I can't imagine Calvin would be pleased to know that in 2009 Europeans remember him the way Americans remember Samuel Adams–as a brand of beer.

We hadn't even planned to visit Geneva on our 2008 spring break tour of Germany, Switzerland, and Italy. With little more than a week to visit several sites, we didn't want to aggravate our friend, who was gracious enough to drive us around Europe.

But after visiting another friend in Lausanne, we couldn't resist driv-

ing to the southwest corner of Lac L?man (Lake Geneva).

I hadn't expected to miss much in Geneva. Sure, the city boasts gorgeous views of the Alpine lake, but we could see similar views from Lausanne. Traveling on a tight budget, we knew we couldn't afford to stay in Geneva, renowned today for its robust banking industry. I wasn't drawn to visit the international headquarters for the Red Cross or learn about the League of Nations, hosted by Geneva from 1919 to its demise in 1946. What I wanted to see were sites devoted to the legacy of reformer John Calvin, who moved to Geneva in 1536. But the travel books told me not to expect much more than la chaise de Calvin. The International Monument of the Reformation looked neat, but overall it appeared that Calvin's stature had deteriorated significantly since 1909, Calvin's 400th birthday and the year construction on the monument began.

Nevertheless, we decided to add a day trip to Geneva. You might imagine my delight when I learned that the International Museum of the Reformation had opened next to St. Peter's Cathedral in 2005. Inside I learned from a presentation that recounted the issues at stake during the Reformation. In an effort to reach younger audiences, the museum even recreated a dinner debate over predestination between Calvin and several other Genevan theologians. This was my kind of museum. But I'm still not sure why they decided to include Rousseau in the discussion.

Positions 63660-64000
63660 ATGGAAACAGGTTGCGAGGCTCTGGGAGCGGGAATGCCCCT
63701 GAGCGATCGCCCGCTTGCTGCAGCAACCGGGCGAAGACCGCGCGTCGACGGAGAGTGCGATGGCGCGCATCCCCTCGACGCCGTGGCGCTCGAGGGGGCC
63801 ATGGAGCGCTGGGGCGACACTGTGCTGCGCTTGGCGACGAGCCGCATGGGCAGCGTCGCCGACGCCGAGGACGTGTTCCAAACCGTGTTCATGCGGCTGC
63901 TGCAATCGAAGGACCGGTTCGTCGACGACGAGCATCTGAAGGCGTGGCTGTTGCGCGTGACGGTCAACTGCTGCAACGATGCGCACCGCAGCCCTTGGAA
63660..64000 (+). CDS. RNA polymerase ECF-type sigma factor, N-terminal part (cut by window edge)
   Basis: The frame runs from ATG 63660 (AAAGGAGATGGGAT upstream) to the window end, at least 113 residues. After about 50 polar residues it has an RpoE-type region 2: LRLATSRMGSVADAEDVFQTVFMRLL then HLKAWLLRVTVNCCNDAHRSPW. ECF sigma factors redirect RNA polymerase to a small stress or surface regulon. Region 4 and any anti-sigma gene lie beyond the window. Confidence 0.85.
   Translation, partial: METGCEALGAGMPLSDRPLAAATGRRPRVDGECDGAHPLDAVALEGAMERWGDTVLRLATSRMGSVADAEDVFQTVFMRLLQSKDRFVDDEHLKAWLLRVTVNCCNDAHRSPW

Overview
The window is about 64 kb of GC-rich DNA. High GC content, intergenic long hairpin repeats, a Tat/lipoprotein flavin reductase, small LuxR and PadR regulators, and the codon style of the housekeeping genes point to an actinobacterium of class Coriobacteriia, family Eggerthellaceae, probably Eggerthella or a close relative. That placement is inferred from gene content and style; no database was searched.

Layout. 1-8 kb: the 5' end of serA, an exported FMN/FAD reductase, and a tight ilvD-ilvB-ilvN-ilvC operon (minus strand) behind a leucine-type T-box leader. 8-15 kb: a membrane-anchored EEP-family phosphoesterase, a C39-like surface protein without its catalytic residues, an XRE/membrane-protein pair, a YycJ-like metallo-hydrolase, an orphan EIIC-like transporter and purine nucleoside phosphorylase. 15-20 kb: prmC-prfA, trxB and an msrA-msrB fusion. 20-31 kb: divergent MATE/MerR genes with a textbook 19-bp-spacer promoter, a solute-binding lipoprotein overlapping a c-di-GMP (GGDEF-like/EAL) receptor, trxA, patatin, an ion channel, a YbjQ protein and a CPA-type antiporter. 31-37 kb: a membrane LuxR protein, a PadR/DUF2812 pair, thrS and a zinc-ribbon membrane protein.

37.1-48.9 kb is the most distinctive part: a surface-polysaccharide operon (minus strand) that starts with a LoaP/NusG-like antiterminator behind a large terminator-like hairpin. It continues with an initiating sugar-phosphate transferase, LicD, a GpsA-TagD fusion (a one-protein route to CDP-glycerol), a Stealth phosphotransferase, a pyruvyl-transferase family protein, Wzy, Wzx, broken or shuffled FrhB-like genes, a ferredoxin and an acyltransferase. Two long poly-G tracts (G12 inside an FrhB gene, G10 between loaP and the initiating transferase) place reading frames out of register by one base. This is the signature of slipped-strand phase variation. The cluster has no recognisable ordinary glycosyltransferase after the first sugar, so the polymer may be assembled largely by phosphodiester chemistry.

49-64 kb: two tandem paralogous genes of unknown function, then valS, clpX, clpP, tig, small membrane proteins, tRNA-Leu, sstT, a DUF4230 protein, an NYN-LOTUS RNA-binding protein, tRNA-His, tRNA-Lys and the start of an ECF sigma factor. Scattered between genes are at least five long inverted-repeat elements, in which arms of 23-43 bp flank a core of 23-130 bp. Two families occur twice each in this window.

My mood dampened when I reached the room devoted to Calvin's legacy in the 20th century. It would be difficult for me remember anything from that display that Calvin would have endorsed. Then my enthusiasm dipped even further when we reached the gift shop. As a good American tourist, I was primed to buy something that would help me remember this remarkable visit. All I could find were obscure French books and lots of beer - not just any beer, but Calvinus. I'm afraid I'm not truly Reformed, because I don't drink. But I can't imagine Calvin would be pleased to know that in 2009, his 500th birthday, Europeans remember him the way Americans remember Samuel Adams.

Indeed, the last 100 years have not been kind to Calvin, nor to the continent's shrinking Christian churches. Remembering the continent's Christian heritage through a museum is a positive step. But Europe's problem isn't history. I love how Europeans preserve their past amid efforts to accommodate the present. It makes me wish Americans would construct buildings intended to stand longer than 50 years. Still, the American church has been renewed throughout the years by faithful Christians who, like Calvin, sought God's direction for how to meet contemporary challenges. Perhaps, in this anniversary year, God will begin to raise up a generation of European church leaders who find inspiration in the past, courage for the present, and wisdom for the future.